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United States v. Markusen

United States District Court, D. Minnesota

July 13, 2018

United States of America, Plaintiff,
v.
Steven B. Markusen and Jay C. Cope, Defendants.

          John E. Kokkinen, Esq., Assistant United States Attorney, counsel for Plaintiff.

          William J. Mauzy, Esq., Mauzy Law PA, counsel for Defendant Steven B. Markusen.

          Andrew S. Birrell, Gaskins, Bennett & Birrell, LLP, counsel for Defendant Jay C. Cope.

          ORDER

          BECKY R. THORSON UNITED STATES MAGISTRATE JUDGE

         This action came on for hearing before the Court on July 11, 2018, at the U.S. Courthouse, 316 North Robert Street, St. Paul, MN, 55101. The parties have filed various pretrial motions. Based on the file and documents contained therein, along with the memoranda and arguments of counsel, the Court makes the following Order:

         1. Government's Motion for Discovery.

         The Government moves for discovery pursuant to Federal Rules of Criminal Procedure 16(b), 12.1, 12.2, 12.3, and 26.2. Defendants do not oppose this motion. Therefore, the Government's Motion for Discovery (Doc. No. 35) is GRANTED.

         2. Defendants' Motions for Discovery and Inspection.

         Both Defendants move for Orders requiring the Government to produce certain documents for inspection and copying. The Government does not object to producing materials that fall within the scope of Rule 16 of the Federal Rules of Criminal Procedure. The Government does object, however, to Defendants' requests insofar as they go beyond the scope of what is required by Rule 16. On that understanding, Defendants' Motions for Discovery and Inspection (Doc. Nos. 42, 55) are GRANTED IN PART and DENIED IN PART. The Government's expert disclosures shall be made 30 days before trial, and the Defendants' expert disclosures shall be made 15 days before trial.

         3. Defendants' Motions for Brady and Giglio Materials.

         Both Defendants move for disclosure of exculpatory, favorable, and impeaching information under Brady v. Maryland, 373 U.S. 83 (1963), and Giglio v. United States, 405 U.S. 150 (1972). The Government responds that it is aware of its obligations under Brady and Giglio, but the Government objects to the motions insofar as they go beyond the requirements of these cases and their progeny. For example, Defendants suggest that the Government should be ordered to make inquires of other agencies in order to identify additional Brady and Giglio evidence, but the Government's duty to search for and learn of material exculpatory evidence only applies to agencies “closely aligned with the prosecution.” United States v. Brooks, 966 F.2d 1500, 1503 (D.C. Cir. 1992); United States v. Morris, 80 F.3d 1151, 1169 (7th Cir. 1996) (holding that there is no “duty on the prosecutor's office to learn of information possessed by other government agencies that have no involvement in the investigation or prosecution at issue”). On that understanding, Defendants' Motions for Brady and Giglio Materials (Doc. Nos. 43, 53, 57) are GRANTED IN PART and DENIED IN PART.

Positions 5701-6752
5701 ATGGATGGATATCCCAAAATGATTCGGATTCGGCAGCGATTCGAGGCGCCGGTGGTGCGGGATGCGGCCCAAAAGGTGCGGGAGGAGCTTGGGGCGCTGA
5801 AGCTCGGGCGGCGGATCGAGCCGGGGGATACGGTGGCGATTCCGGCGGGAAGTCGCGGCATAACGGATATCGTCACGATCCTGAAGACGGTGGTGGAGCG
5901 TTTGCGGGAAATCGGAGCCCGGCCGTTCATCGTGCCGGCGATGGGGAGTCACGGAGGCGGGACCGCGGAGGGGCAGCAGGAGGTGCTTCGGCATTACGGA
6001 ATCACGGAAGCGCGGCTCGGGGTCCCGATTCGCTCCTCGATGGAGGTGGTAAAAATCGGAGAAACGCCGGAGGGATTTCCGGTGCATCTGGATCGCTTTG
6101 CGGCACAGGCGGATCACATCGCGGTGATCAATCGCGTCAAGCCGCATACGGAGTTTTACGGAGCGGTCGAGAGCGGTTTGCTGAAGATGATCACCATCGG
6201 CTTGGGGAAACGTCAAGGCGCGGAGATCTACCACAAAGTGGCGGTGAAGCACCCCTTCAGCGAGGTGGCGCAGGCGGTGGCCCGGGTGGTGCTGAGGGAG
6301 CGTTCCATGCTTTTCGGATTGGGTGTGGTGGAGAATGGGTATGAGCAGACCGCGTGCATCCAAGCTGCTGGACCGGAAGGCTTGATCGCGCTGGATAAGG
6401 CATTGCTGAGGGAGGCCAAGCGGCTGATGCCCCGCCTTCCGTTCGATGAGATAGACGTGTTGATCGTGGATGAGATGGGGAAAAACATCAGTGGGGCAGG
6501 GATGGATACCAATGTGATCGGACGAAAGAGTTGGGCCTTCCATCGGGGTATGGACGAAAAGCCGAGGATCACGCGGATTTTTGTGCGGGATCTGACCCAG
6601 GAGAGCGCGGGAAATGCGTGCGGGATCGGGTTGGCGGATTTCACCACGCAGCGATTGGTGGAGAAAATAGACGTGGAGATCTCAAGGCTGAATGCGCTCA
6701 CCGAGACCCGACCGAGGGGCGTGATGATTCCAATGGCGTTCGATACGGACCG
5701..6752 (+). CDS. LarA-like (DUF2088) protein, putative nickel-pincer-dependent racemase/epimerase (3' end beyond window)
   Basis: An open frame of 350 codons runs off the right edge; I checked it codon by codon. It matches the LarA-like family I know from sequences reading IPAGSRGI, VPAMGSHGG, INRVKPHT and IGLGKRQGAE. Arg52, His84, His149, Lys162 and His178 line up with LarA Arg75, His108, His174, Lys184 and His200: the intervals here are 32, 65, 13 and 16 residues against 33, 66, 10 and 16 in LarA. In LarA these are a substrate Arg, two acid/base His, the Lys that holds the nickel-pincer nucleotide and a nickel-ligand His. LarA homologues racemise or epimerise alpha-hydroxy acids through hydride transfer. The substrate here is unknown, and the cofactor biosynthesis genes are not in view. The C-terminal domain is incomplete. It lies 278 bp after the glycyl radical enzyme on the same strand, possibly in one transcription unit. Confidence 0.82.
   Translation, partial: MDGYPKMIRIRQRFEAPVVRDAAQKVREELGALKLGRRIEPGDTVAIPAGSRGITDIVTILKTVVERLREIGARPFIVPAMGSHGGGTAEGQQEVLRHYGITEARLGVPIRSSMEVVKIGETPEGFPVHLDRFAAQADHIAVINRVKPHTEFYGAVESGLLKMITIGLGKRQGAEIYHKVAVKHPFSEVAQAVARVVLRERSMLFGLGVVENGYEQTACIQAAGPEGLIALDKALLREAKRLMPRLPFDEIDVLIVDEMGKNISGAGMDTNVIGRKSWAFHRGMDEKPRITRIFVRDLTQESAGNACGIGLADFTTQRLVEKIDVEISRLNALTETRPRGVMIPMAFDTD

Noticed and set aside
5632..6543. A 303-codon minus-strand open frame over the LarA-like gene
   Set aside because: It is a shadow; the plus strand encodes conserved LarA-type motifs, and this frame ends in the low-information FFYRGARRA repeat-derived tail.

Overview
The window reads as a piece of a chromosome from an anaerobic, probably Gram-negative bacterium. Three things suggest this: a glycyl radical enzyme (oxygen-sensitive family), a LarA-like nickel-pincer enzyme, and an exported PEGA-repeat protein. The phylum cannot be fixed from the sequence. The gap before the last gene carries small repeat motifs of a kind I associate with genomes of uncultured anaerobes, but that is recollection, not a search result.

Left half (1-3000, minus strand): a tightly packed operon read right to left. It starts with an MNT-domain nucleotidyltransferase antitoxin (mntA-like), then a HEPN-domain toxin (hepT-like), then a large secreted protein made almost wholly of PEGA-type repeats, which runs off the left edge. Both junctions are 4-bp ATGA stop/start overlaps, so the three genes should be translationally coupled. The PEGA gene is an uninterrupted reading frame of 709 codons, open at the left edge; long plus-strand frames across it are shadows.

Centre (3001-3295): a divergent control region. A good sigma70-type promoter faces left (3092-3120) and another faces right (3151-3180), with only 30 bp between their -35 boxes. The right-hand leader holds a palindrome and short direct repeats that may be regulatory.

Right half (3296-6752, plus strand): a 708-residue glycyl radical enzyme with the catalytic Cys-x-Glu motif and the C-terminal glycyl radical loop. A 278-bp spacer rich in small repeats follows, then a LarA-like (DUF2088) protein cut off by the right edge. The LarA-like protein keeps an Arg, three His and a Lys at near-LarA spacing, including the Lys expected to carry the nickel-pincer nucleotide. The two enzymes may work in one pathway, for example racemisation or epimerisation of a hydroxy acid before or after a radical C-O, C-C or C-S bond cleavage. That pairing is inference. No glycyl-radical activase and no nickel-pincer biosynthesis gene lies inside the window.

4. Defendant Markusen's Motion for Disclosure of Rule 404(b) Evidence.

         Defendant Markusen moves for an Order requiring the Government to disclose, one month before the trial date in this matter, any evidence of other crimes, bad acts, or similar course of conduct which it intends to offer pursuant to Federal Rule of Evidence 404(b). The Government states that it is aware of its obligations under Rule 404(b) and intends to comply fully with those obligations. Moreover, the Government has already agreed to produce any Rule 404(b) material at least 30 days before trial to Defendant Cope, and proposes doing the same for Defendant Markusen. The Government requests, however, that the order be narrowly drawn to make clear that Rule 404(b) does not encompass acts which are “intrinsic” to the charged offense. “‘Other act' evidence is ‘intrinsic' when the evidence of the other act and the evidence of the crime charged are ‘inextricably intertwined' or both acts are part of a ‘single criminal episode' or the other acts were ‘necessary preliminaries' to the crime charged.” United States v. Williams, 900 F.2d 823, 825 (5th Cir. 1990); see also United States v. Adediran, 26 F.3d 61, 63 (8th Cir. 1994) (“[W]here the other crime is so ‘inextricably intertwined' with the charged crime . . . Rule 404(b) is not implicated, . . .”). On that understanding, Defendant's Motion to Require Notice of Intention to Use Other Crimes, Wrongs, or Act Evidence (Doc. No. 49) is GRANTED IN PART and DENIED IN PART.

         5. Defendant Markusen's Motion to Compel Affirmance or ...


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